I do what I do…I am who I am because I fight everyday for what I believe in most!
In December 2010, my brother was taken from me in a murder that remains unsolved to this day. His two children—deprived of their father.
My experience is far from isolated. That same year, the Virgin Islands had one of the highest per-capita murder rates in the world.
In the backdrop of paradise lies a very violent reality. And the extent of this injustice bleeds into the homes and families of far too many in the Virgin Islands. As citizens, and furthermore, as government officials, we all need to inherit the indignity of crime in order to protect what’s most important to us.
We need to encourage organizations like Crime Stoppers USVI, which allows citizens to participate first-hand without fear of retribution. Their work has led to 100’s of arrests and over $300,000 in seized drugs and property. By allowing citizens to provide tips anonymously, and rewarding them for doing so, this encourages more people to take a stand against as crime.
And with the capability of text messaging literally at our fingertips, it’s irrational not to have a text message enabled 911-system in place. But if average citizens step up to the plate to combat crime, we need to step up further as their representatives.
There is no higher priority of a government than to protect its citizens. And the VI government has failed at that task. It’s time to try something, anything and everything to mitigate crime. The best solution is to prevent it.
We need to stop firearms, which are the leading cause homicides in the VI, before they reach our shores. Since the VI doesn’t manufacture guns, they must be getting in somewhere! We need to step up patrols on the borders of our Islands to prevent criminals from slipping unnoticed onto any random shore with weapons that will harm our loved ones. And we need to do more thorough inspections at our ports, utilizing technology to detect weapons.
We need to put Islanders back to work in order to deprive them of the sense of hopelessness that spawns an unsettling trend of burglaries, robberies, assaults and cases of domestic violence.
And when crimes do unfortunately occur, we need to strengthen our effectiveness in solving them. Our ability to solve murders is dismally low. This is no surprise since we don’t even have the facilities to conduct analysis. Most of the 50 States have publically funded forensics facilities. Yet, the Virgin Islands must outsource this critical component of law enforcement to Florida, where the dignity of our friends and family members gets shuffled to the back of the line.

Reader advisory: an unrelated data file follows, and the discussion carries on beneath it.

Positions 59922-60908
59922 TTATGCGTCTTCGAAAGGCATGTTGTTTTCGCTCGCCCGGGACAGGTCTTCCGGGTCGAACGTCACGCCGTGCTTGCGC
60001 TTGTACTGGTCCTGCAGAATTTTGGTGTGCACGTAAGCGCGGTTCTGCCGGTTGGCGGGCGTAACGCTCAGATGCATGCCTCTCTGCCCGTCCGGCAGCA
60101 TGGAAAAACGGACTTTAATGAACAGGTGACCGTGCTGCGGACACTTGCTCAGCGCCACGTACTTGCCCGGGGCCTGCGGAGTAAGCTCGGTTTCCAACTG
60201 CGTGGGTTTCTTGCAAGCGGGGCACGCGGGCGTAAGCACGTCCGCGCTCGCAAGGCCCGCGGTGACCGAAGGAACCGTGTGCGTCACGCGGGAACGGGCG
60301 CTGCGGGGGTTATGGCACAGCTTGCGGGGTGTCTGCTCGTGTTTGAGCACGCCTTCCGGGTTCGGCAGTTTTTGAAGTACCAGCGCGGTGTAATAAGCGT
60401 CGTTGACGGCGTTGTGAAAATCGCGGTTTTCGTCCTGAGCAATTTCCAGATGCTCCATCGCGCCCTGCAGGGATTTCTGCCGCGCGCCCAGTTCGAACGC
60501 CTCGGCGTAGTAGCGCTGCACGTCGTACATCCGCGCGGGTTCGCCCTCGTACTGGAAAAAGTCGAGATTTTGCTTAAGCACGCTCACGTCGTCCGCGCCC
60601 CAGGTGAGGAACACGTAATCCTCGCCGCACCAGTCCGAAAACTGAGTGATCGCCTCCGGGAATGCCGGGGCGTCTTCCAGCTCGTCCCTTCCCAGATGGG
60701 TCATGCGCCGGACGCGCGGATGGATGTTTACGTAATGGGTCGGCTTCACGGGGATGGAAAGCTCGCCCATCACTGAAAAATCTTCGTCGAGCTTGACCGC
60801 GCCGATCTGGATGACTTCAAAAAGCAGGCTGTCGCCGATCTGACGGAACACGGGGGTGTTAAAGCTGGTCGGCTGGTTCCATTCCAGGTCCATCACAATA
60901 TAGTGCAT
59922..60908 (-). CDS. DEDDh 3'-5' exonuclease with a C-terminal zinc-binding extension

Clearly we haven’t done everything within our means to combat the scourge of crime.
Think, for a second, about your home, all of your possessions, and most importantly, about your loved ones. Now imagine that those things were taken away from you. Let the sense of outrage and victimization and consume you now while you still have an opportunity to protect all that you treasure.
Like you, I cringe every time I hear the words “sin tax” and “economic crisis.” For “experts” and our leaders they’ve become crutches to throw in speeches and interviews. For the average citizen, these words cause apprehension every time they go to make a purchase, pay a debt or dodge a phone call from a creditor.
As a government, we need to figure out how generate revenue besides just he
aping taxes on an already overburdened working class. That way, we can put service minded people back to work in our government. During a time of uncertainty, the government must lead all sectors by creating jobs in its
own ranks, not slashing them. Doing so demonstrates that the government itself is betting against the economy and its people.
In our private sector, we must continue to lure businesses to the VI, but we must also insist that they put Virgin Islanders back to work above all. The tax incentives used to attract these businesses must be reviewed periodically to make sure that their existence in the USVI provides a mutual benefit for the citizens that support it.
When people can’t afford to feed, shelter and clothe their families, desperation sets in and instability rises. Let’s do something before the next step in the process is fully realized.
Our greatest priority as legislators should be to serve those who can’t even vote yet: our children. Yet our next generation of leaders and entrepreneurs lag behind the rest of the country in education.
In the Virgin Islands, barely a third of 5th graders scored ‘proficient’ in reading. The proficiency gap grows more disparate in m
iddle school. Just over 1 in 5 students in grade seven met proficiency standards. By time they arrive to higher education, less than 1 in 10 students move on to achieve bachelor’s degrees.
A report released by the St. Croix foundation concluded that our schools are failing to provide the proper
infastructure needs to our students, such as handicapped accessible bathrooms and walls scrubbed of graffiti. The report speculated that our government passed that responsibility along to private sector donors.
The members of the private sector who step up in taking responsibility for our children’s collective welfare shouldn’t be relegated to scrubbing bathrooms. They should be more focused on forging partnerships with students who need the hope of a future. They need to be focused on funding programs that elevate the intellect of our society and teach our students tangible skills that translate in to jobs someday.
These are the same children that will take care of us one day, not too far in the future. These same children will lead our government, industries and businesses. They’ll also be the same people who teach the next generation of students. But if our children can’t read, how can they ever lead?
Alma Francis Heyliger
Special Election for the 32nd Legislature